4) If this file is displayed correctly then it indicates that everything is going well so far. The *.html page should display basic details about the Web Service you have just created. It will display the list of available methods (in this case it will display only HelloWorld as we haven’t manually added our custom method). More importantly, it will contain a link to the Web Services “Service Description” or WSDL document (actually it is a link to the RandomNumberService.dll which responds by sending the WSDL file that describes the Web Service – e.g. http://localhost/RandomNumberService/RandomNumberService.dll?Handler=GenRandomNumberServiceWSDL). Click on the ‘Service Description’ link. If the browser displays the WSDL file, everything is going very smoothly and you can move to “Step 3 – Creating a Web Service Client”. If this doesn’t happen, the most likely reason is that the virtual directory that you created has not been set up to handle dll’s. Try the following checklist (one at a time) using the properties Dialog of the virtual directory (right click on the virtual directory and select ‘Properties’:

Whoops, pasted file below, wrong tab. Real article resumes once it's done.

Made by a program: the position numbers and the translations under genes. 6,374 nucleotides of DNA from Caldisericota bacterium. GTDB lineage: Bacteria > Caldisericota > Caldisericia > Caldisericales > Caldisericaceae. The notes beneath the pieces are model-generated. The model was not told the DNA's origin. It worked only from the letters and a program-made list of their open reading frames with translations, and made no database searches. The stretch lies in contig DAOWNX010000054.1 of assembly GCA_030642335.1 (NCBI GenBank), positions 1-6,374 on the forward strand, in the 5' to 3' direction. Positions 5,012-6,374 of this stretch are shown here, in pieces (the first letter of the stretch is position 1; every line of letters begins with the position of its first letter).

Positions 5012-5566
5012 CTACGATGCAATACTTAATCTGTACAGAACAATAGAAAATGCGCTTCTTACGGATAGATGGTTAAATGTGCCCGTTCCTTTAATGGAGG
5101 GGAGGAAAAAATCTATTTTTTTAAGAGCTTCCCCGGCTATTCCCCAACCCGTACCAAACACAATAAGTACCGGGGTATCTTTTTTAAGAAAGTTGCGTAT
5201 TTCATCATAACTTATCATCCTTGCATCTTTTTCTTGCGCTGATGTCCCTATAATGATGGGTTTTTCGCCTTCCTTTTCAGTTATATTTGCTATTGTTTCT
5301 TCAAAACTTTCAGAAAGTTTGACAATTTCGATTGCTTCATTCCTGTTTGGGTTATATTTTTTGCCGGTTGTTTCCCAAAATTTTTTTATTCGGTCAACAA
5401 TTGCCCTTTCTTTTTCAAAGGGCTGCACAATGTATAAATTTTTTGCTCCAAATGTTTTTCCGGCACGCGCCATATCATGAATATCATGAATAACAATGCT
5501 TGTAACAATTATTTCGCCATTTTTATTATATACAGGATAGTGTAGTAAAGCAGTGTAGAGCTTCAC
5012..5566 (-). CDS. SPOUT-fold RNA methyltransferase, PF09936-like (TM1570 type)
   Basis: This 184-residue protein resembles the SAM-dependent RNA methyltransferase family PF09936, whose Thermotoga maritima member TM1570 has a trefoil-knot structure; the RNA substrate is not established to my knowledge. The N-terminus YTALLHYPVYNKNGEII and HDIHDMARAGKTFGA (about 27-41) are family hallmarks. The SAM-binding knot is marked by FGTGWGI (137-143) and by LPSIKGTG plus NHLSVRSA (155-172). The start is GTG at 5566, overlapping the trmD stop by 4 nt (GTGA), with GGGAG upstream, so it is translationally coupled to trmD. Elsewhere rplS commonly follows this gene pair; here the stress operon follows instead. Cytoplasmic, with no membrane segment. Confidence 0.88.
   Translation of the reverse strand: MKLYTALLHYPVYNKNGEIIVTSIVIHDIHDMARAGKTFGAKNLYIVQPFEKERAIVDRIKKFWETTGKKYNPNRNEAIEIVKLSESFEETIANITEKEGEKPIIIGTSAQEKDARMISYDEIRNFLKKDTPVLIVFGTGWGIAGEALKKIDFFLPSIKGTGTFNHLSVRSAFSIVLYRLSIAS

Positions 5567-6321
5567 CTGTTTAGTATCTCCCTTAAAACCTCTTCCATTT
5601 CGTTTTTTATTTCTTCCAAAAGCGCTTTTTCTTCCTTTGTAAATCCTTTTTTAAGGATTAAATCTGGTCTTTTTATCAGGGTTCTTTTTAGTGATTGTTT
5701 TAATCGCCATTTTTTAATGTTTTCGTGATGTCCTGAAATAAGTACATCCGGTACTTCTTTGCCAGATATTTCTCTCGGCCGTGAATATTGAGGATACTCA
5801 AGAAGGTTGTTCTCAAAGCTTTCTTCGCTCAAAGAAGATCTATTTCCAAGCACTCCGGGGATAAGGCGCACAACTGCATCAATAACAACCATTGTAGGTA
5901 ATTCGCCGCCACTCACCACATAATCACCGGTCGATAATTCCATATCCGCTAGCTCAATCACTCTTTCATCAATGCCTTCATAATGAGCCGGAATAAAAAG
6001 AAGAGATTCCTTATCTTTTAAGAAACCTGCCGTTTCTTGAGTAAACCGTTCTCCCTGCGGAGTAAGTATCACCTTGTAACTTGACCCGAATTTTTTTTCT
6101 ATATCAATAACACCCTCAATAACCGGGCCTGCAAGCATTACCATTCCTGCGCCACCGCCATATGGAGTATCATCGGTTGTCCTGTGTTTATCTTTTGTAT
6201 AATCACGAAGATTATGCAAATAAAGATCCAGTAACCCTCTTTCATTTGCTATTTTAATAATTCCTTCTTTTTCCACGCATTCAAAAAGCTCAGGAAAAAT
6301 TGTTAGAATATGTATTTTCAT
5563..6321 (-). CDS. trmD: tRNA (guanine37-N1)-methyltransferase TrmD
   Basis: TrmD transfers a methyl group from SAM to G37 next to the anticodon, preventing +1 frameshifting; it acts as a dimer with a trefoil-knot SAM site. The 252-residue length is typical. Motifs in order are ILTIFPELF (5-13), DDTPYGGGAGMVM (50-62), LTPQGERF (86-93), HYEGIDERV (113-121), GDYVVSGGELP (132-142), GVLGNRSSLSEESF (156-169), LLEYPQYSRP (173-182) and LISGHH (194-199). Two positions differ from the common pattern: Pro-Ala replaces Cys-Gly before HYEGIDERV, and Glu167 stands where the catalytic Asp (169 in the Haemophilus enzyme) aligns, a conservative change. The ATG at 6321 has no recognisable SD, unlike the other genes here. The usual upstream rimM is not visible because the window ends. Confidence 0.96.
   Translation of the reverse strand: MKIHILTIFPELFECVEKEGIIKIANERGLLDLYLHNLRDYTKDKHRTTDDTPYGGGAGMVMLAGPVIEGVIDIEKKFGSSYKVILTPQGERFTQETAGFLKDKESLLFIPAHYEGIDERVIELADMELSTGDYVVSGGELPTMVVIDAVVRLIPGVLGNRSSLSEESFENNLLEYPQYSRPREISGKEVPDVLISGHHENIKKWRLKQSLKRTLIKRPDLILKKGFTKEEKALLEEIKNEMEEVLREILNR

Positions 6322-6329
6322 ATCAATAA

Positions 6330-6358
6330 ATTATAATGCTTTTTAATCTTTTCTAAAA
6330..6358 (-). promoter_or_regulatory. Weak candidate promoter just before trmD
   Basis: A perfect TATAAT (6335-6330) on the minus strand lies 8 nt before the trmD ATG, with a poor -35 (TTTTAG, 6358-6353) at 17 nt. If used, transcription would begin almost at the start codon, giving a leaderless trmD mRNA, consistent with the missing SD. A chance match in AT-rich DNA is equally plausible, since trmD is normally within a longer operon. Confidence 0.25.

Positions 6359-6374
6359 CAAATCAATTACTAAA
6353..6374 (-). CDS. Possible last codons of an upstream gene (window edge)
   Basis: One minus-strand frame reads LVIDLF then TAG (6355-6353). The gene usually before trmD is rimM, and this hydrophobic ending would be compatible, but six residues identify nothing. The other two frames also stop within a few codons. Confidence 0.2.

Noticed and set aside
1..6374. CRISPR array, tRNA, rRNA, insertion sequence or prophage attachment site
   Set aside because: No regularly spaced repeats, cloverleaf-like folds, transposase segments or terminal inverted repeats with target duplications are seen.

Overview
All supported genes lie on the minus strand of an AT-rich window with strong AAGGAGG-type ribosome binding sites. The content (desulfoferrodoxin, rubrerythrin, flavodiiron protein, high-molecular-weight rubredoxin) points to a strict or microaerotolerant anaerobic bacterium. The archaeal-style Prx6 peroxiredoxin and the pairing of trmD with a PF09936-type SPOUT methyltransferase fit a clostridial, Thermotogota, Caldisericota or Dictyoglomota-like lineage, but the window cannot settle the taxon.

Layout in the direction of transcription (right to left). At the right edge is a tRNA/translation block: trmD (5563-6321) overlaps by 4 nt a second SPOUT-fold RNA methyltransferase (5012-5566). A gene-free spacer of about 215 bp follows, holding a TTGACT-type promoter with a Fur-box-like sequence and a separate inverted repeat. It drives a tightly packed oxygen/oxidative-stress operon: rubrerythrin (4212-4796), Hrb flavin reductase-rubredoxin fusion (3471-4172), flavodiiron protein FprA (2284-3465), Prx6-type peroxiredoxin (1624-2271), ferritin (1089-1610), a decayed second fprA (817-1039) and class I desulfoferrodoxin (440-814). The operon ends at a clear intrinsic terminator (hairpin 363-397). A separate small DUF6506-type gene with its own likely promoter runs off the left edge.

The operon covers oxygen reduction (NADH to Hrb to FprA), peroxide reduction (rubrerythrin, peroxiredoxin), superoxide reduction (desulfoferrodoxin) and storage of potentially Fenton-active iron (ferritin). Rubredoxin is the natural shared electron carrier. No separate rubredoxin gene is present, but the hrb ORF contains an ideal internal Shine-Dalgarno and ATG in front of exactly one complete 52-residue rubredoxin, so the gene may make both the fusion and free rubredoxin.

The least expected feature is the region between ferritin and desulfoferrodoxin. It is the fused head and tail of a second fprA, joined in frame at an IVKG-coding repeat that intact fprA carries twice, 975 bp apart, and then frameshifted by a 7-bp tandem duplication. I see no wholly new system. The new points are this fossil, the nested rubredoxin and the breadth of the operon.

a. In the Virtual Directory Tab, make sure that Execute Permissions is set to Scripts and Executables.

b. In the Directory Security Tab, click the Edit button and enable ‘Anonymous access’ and ‘Allow IIS to control password’.

c. In the Virtual Directory Tab click the ‘configure’ button which will bring up a new dialog. Navigate to the Mappings tab. Check to see if the extensions .dll and .srf are registered. If they aren’t (and they weren’t in one of our installations) then add them.

Step 3: Creating a Web Service Client

In this case we will create a web-based client using C# and Visual Studio. One of the advantages of using a Web Service is that almost any language and/or software can be used to call its methods and display the results. For example, they could be called from any *.exe program; from an applet or as is the case here from a ASP.NET web-page. We have chosen this option because it fits well with the goal of this project, namely to wrap up some C++ code (representing an existing model) into Web Service Methods so that the model can be run and the results made available across the www: